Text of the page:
Need to add a little pep to your step? There are dozens of things that you could try -- some of which you might never have thought of. Consider these, which target each of your five senses.
Taste: magnesium. If your magnesium level is low, your body needs to work harder to do the most basic tasks, which can make you feel tired. The recommended ...Read more
Experts say getting fully vaccinated is the most important step people can take to lower their risk of transmitting or getting infected with COVID-19. Even then, Dr. Stacey Rizza, a Mayo Clinic infectious diseases specialist, suggests travelers wear a mask, avoid congregated areas when possible and maintain good hand hygiene. These measures are ...Read more
The cost of caring for America’s nearly 6 million Alzheimer’s disease patients is already $600 billion a year, factoring in the cost of uncompensated caregiving. Now, the Food and Drug Administration has approved a drug treatment that may or may not work but is set to cost $56,000 a year for the average patient — a charge that in most ...Read more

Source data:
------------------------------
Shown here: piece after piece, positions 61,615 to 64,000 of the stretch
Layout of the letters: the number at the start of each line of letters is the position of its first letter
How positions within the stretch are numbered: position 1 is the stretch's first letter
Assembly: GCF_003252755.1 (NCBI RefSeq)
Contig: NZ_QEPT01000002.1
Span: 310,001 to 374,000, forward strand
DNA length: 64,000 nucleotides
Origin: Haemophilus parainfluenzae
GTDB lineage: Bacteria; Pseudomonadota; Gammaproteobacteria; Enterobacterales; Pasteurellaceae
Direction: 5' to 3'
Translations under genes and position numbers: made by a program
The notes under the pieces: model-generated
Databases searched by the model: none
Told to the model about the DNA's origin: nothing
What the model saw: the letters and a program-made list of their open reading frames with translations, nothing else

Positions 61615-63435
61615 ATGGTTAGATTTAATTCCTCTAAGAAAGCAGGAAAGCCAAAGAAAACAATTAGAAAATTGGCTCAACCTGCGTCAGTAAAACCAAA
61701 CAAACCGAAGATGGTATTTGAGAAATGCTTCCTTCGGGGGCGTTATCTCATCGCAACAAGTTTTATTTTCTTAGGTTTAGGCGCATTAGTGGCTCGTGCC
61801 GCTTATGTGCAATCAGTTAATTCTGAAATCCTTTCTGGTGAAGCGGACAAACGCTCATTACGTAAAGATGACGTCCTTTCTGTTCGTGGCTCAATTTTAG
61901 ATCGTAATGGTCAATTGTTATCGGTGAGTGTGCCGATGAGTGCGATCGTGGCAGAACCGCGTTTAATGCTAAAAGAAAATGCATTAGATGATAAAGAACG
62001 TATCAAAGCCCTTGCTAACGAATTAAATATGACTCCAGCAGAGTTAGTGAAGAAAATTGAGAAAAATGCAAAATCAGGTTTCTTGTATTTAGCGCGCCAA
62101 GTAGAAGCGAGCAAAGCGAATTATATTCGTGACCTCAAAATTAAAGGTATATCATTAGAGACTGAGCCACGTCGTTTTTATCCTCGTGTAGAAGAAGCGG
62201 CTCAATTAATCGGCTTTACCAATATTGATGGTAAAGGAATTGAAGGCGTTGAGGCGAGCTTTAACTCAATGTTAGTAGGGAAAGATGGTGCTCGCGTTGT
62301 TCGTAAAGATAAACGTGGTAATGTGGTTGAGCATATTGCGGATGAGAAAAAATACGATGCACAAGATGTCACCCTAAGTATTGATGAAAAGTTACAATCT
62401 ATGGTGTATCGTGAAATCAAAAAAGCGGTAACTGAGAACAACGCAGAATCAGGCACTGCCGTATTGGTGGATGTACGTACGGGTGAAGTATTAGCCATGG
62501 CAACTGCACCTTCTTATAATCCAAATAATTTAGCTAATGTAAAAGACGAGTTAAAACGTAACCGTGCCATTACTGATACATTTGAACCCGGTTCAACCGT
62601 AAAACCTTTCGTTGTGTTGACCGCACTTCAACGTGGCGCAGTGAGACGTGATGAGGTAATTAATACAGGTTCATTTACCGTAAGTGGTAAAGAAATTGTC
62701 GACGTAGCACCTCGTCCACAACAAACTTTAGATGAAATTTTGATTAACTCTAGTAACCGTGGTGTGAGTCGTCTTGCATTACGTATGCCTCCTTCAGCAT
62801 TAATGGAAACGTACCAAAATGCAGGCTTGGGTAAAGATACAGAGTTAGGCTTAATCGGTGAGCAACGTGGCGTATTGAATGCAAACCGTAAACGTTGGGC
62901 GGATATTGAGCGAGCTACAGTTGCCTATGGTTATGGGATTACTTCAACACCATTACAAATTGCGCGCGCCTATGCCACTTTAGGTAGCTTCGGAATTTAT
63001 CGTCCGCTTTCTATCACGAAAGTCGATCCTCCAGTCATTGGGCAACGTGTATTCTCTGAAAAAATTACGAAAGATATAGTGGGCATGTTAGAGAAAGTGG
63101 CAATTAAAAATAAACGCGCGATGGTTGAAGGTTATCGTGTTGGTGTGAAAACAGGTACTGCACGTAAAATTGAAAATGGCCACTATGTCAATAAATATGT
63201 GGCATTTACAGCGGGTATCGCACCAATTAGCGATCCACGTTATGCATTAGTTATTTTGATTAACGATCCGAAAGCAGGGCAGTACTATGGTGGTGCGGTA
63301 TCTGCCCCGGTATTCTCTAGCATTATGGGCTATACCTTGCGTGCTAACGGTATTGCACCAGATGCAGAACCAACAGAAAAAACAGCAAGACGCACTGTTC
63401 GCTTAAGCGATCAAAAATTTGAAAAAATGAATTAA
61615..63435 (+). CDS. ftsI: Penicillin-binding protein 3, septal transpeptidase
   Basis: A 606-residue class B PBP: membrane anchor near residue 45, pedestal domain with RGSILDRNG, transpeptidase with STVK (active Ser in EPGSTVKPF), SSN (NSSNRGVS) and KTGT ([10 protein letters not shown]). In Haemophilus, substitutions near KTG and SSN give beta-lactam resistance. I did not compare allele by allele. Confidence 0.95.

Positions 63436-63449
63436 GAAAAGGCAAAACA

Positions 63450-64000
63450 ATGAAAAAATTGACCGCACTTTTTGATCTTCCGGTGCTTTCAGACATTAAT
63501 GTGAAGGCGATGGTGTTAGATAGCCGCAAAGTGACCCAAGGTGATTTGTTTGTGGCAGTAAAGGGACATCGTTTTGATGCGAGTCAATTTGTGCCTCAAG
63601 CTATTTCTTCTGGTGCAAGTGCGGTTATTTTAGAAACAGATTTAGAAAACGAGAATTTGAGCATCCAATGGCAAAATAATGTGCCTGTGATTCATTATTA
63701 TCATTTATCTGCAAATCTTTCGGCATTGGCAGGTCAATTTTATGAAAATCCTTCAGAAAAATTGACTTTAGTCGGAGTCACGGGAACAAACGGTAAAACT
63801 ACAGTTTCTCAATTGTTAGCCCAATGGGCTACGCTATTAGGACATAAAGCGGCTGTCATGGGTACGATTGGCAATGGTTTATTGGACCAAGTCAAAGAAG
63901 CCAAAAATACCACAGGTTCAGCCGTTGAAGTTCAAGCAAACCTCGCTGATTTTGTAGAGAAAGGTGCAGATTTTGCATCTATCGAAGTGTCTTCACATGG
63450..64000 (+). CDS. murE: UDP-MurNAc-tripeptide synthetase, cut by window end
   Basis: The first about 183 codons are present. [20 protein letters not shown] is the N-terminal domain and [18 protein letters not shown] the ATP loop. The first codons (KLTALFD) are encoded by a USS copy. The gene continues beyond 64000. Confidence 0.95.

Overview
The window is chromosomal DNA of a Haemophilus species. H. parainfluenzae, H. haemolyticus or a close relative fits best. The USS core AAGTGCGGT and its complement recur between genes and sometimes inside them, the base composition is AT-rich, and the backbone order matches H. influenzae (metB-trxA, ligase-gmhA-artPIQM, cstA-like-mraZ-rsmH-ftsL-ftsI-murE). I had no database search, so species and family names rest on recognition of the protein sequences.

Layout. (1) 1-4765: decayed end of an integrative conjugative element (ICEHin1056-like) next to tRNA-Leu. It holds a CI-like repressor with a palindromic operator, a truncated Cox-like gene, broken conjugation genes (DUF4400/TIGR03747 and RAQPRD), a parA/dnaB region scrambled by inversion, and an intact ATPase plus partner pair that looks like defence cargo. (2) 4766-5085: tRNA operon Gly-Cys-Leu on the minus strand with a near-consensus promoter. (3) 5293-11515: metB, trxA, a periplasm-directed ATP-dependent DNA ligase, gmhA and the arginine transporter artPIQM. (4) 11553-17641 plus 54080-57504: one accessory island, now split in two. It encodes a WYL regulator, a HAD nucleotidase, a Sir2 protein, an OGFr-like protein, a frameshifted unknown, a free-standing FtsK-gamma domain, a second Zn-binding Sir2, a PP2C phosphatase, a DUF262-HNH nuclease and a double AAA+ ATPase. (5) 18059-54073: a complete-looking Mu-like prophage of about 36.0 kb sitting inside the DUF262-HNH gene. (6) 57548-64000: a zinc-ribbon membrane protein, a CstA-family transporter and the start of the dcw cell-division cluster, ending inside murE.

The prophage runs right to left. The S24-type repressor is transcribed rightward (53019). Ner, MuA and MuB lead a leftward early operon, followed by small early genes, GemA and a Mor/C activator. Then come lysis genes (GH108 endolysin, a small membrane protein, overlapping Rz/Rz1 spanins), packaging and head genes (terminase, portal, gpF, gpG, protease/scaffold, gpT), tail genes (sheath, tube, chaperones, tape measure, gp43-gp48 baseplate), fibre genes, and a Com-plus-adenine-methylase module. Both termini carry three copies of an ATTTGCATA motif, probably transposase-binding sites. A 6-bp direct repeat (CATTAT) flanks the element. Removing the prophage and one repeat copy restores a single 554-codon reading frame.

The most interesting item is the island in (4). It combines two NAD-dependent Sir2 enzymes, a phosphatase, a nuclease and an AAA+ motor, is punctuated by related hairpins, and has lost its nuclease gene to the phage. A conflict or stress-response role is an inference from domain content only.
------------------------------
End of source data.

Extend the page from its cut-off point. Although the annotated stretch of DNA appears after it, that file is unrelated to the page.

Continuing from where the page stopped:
Are you over 40 and suddenly feel like your straining to read things right in front of your face? Eye experts at Mayo Clinic say it's actually a normal — and sometimes annoying — condition of the eye that is a part of aging.
Reporter Jason Howland explains in today's Mayo Clinic Minute.
If you're over 40 and your vision is starting ...Read more
The World Blood Donor Day campaign, observed Monday, June 14, is an effort by the World Health Organization intended to recognize the critical contribution of blood donors and raise global awareness about the need for safe blood and blood products for transfusion, year-round. The role of young people in ensuring a safe blood supply is a special ...Read more
After a year of challenges and uncertainty, the world is emerging from the pandemic. Even as the economy picks back up and life resumes some semblance of normal, for some people, the long-term impact of the virus on their health may persist for many years.
Doctors and researchers are still working to understand why many Americans are suffering ...Read more
There is an old saying that “great things come in small packages” — a way of expressing that the size of something does not always properly indicate its value. When it comes to edible seeds and their role in our diet, this surely holds true. Don’t let their diminutive size fool you: “In many cases, the nutritional make-up of seeds ...Read more